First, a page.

The Blowfish Effect in Children: Exploring Exemplar Typicality in Word Learning and Generalization to the Basic Level
- Senior thesis
- Emberson, Lauren L. [Browse]
- Princeton University. Department of Psychology [Browse]
- Class year:
- Restrictions note:
- This content is embargoed until July 1, 2019. For more information contact the Mudd Manuscript Library.
- Summary note:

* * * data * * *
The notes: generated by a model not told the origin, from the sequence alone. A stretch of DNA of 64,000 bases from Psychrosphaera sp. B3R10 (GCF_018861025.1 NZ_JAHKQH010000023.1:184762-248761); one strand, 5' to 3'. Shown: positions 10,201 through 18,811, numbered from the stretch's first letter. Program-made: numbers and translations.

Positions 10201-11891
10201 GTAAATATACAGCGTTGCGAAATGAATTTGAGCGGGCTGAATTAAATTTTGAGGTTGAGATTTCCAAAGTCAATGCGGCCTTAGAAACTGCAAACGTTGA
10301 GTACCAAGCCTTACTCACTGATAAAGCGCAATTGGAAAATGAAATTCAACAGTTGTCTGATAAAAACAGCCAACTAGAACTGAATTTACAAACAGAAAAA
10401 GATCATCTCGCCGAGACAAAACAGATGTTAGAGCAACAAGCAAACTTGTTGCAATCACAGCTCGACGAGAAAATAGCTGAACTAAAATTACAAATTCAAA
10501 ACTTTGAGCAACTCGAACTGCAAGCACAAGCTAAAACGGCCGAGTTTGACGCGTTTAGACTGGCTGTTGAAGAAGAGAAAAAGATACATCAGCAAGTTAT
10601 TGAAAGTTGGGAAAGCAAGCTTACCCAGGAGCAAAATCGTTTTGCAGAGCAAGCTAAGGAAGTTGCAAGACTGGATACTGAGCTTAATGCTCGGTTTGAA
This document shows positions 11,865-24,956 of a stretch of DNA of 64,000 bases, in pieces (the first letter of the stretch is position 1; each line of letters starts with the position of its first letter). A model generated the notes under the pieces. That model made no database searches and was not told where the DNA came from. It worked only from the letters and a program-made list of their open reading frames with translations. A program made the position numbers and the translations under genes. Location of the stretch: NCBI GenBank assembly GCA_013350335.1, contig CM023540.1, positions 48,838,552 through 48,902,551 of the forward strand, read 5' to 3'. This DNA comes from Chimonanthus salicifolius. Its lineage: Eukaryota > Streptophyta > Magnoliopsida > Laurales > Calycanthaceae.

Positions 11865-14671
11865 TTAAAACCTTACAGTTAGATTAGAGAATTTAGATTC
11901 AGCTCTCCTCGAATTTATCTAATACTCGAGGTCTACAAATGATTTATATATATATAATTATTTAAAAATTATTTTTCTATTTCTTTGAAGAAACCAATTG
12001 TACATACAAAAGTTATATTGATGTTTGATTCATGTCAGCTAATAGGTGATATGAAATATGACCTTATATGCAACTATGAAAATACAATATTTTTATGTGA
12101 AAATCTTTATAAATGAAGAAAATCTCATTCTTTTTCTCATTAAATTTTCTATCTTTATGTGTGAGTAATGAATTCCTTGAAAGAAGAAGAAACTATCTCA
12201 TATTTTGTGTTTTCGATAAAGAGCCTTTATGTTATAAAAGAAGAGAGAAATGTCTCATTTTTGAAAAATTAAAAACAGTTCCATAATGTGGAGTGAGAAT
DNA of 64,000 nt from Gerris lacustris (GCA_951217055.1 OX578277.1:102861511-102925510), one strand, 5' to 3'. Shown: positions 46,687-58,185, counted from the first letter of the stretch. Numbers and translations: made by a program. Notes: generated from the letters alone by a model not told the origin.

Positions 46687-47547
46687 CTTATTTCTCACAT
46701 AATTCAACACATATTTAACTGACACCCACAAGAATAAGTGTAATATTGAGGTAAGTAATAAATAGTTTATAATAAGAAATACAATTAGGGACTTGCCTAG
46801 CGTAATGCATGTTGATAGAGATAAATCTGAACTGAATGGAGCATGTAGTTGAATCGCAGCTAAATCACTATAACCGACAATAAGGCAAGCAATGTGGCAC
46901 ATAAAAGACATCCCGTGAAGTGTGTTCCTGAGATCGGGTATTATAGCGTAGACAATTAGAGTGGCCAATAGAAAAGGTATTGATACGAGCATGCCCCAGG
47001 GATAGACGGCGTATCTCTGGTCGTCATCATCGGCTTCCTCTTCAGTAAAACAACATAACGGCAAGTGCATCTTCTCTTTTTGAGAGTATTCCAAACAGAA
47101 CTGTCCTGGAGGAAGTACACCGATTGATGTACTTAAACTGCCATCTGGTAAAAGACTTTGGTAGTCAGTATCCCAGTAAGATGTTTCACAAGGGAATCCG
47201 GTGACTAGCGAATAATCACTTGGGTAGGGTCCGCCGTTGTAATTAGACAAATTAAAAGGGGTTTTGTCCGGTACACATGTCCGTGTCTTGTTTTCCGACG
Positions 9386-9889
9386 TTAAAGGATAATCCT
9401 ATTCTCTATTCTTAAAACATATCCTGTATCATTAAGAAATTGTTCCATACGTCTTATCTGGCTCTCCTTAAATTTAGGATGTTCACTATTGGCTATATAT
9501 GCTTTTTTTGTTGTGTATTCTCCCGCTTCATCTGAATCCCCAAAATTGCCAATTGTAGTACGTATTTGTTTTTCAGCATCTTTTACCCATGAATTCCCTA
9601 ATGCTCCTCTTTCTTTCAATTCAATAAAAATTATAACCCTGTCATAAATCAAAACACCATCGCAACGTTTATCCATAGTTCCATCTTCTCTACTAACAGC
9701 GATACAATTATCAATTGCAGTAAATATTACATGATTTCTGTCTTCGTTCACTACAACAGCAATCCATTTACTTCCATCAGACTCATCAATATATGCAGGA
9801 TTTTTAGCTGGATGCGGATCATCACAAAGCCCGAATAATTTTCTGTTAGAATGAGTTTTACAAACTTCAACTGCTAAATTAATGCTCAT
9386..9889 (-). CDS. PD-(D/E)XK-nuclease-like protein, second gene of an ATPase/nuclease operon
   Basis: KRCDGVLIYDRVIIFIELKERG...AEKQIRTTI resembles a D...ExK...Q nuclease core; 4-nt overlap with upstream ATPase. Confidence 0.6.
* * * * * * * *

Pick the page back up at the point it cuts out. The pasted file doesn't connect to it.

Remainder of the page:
- In hearing a novel label in reference to an object, an individual is required to make an inference as to which taxonomic level the new word is referring to. Historically, word learning literature has suggested that learners preferentially interpret novel words at the basic level. However, children must also eventually learn words at all category levels, including the more specific, subordinate level. The present empirical study explores two factors that relate to how likely children are to assume subordinate level interpretations for these novel words: the number of exemplars, and the typicality of those exemplars. Results demonstrate that a novel label applied to an atypical exemplar (e.g. Dalmatian) of its basic level category (dogs) is more likely to be attributed to the subordinate level. Moreover, this “Blowfish Effect” is demonstrated to be both as strong as, and independent from, the effect of the “suspicious coincidence,” which is presently replicated from Xu and Tenenbaum (2007). Findings suggest that both the content and the structure of the exemplars witnessed play a role in how children learn words at the subordinate level.